Tomorrow is a red letter day. After 15 years I am set to abandon the ranks of Apple Mac users and install a PC at home.
This is not a decision I have taken willingly. It is a kind of forced conversion. My working life has been in publishing (not quite as grand as it sounds) and has always involved working on Macs. So it seemed sensible to have a Mac at home as well. And over time, part of my indentity has become entwined with being a Mac user – a sense of belonging to a select band, creative and with intellectual aspiratations. PCs by contrast seem humdrum, dull and dour.
As a Roman Catholic, I found Umberto Eco's description of Macs as Catholic computers and MS Dos (as it was in those days) as Protestant rather appealing. (According to Eco, Windows was a kind of Anglican compromise.)
I can remember an article in the Belfast-based political magazine Fortnight, which sought to apply Eco's theory to the province's political parties. A ring round identified that both the UUP and DUP used PCs, while Sinn Fein used Macs. The SDLP, perhaps in a show of conciliation, used PCs. But the clincher was that the cross-sectarian Alliance Party used both PCs and Macs.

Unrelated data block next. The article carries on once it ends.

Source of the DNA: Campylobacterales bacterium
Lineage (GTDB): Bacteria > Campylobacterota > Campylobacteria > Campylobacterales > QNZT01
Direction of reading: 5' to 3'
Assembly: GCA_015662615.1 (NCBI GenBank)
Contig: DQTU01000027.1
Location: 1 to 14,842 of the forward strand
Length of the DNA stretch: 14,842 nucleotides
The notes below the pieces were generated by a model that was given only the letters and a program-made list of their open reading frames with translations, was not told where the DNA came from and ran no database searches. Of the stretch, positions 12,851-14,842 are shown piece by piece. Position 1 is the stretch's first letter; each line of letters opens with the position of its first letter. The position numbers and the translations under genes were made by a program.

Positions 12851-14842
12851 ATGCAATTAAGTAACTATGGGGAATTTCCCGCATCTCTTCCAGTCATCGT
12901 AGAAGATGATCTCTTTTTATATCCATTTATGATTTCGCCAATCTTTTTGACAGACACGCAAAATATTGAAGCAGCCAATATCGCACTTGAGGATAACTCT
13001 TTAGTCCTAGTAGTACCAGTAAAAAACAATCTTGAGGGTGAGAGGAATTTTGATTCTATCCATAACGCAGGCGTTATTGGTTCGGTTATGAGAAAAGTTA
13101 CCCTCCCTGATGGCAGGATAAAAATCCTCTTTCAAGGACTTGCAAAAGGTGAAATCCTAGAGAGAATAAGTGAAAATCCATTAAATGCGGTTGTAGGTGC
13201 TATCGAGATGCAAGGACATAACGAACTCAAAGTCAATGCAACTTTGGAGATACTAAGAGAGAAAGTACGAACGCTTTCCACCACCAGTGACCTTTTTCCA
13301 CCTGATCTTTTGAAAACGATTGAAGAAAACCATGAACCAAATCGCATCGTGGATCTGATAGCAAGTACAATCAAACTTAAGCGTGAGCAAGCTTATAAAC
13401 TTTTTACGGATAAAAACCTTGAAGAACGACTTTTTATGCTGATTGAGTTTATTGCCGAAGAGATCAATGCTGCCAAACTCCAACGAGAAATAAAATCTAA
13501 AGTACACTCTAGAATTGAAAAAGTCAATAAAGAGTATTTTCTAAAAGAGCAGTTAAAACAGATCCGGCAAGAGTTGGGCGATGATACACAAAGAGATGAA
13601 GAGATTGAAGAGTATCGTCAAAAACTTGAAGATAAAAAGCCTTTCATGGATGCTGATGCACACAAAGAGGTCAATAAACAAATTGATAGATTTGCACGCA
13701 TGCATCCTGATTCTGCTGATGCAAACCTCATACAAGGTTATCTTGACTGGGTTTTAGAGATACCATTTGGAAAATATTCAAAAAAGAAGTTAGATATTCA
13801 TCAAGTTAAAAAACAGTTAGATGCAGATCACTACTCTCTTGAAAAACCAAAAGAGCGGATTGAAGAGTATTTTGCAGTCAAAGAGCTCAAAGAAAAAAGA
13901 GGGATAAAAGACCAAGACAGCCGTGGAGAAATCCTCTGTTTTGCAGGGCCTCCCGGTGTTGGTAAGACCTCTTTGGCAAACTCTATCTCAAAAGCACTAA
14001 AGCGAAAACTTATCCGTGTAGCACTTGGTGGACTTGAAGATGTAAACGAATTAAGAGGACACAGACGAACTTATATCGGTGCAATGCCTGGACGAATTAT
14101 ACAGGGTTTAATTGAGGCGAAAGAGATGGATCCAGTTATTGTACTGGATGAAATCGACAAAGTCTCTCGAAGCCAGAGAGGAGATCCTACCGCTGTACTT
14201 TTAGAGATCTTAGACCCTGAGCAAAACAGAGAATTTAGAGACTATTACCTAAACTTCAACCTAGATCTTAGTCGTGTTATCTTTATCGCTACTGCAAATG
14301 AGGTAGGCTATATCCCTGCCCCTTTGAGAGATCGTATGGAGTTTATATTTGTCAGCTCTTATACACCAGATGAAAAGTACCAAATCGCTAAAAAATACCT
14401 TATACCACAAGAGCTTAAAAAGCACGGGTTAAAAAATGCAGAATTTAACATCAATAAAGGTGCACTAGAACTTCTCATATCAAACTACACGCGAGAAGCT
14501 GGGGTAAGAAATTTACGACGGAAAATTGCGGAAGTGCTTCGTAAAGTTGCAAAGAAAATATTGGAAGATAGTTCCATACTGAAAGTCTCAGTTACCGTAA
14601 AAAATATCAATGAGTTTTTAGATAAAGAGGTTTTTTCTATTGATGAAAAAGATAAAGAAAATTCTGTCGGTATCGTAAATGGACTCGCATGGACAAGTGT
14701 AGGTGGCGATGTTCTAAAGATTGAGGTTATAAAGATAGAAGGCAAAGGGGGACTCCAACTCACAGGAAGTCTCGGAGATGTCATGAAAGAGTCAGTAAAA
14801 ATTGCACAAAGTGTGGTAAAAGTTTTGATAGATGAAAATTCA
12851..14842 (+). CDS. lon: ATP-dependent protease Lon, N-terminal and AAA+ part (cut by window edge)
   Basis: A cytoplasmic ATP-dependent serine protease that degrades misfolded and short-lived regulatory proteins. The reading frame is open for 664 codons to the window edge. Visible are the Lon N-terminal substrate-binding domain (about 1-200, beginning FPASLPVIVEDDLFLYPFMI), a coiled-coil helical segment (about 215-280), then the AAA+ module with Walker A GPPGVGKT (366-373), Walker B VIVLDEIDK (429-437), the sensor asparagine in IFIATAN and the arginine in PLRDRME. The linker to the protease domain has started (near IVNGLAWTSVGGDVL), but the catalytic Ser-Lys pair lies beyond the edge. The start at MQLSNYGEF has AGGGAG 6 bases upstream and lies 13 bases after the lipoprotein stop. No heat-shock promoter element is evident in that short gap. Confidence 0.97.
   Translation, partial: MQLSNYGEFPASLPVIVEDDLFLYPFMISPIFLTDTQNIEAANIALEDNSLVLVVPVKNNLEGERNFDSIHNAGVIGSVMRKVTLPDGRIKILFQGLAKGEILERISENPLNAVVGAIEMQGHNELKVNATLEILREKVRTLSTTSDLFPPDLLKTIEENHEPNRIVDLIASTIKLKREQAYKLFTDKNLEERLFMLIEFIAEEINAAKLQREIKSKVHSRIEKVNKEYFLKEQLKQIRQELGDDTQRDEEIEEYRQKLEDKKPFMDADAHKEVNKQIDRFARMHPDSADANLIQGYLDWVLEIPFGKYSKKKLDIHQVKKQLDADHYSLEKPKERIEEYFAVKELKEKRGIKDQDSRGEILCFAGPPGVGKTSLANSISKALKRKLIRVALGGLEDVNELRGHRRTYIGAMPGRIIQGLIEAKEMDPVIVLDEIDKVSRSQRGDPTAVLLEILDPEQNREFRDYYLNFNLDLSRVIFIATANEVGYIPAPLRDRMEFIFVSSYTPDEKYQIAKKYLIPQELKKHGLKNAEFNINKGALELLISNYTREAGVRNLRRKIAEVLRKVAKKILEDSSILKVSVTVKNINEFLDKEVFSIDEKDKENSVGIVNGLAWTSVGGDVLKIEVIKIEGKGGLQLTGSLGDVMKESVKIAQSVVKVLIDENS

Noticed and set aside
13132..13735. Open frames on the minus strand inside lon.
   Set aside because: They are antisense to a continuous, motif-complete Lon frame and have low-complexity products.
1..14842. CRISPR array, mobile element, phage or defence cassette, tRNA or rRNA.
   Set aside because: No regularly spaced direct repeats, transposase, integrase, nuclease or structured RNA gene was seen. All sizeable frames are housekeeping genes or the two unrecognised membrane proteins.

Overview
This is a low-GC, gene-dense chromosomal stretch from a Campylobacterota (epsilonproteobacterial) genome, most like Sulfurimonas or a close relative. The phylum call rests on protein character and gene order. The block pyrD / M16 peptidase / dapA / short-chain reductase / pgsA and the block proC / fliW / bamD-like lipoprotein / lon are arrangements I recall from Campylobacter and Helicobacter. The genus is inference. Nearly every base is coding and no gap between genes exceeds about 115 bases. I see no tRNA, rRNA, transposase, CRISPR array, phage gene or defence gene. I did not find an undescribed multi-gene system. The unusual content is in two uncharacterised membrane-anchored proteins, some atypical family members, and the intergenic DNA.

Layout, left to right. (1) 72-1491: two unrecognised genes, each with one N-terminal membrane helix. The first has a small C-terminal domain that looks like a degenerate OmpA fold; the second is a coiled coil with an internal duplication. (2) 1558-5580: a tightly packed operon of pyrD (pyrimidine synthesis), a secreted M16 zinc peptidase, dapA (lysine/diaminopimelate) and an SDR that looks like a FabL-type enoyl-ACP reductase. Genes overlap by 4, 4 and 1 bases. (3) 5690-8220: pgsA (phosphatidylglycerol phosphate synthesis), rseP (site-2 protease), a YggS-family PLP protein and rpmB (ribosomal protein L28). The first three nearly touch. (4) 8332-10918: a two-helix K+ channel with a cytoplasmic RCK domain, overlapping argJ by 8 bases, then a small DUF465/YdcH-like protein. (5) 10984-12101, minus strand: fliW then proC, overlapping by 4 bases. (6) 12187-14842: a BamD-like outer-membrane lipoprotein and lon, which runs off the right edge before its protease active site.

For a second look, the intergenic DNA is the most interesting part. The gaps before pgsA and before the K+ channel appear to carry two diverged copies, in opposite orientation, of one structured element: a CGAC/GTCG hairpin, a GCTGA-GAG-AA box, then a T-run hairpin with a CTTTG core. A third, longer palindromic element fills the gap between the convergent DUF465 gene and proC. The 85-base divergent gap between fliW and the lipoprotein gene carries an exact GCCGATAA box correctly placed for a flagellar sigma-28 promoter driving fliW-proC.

For a long time, having a Mac at home was not a problem and when dealing with 'proper' commercial printers it was sometimes an advantage. But it has become increasingly difficult to sustain. My employers now use PCs and I keep getting key commands wrong at home and at work. All my Lib Dem colleagues use PCs and so does Watford Council. Although sharing documents across the platforms has become much easier, it is still frequently a source of irritation, when people can't open documents I have sent them.
I never got round to upgrading to OSX, partly because Apple created it in such way that installing it meant replacing almost all software. Some bits of software aren't upgraded for OS9 and others not at all for the Mac. This iMac is now five years old and has become sluggish. It's time to replace it and buying another Mac (it would be my fourth) simply doesn't make sense.
So, tomorrow the Mac is going, to be replaced by a PC that will be more efficient but less fun. Sitting in my tiny room, working on my Apple Mac I have felt a bit like the occupant of a priest hole, keeping up a recusant tradtion. Tomorrow I conform to the Establishment. I feel a bit of a heretic. Henceforward, logging on will involve the kind of disappointment involved in setting out to attend Mass and finding only a prayer meeting.
More prosaicly, I have never known changing computers to work smoothly. Don't be surprised if there is another hiatus in this blog.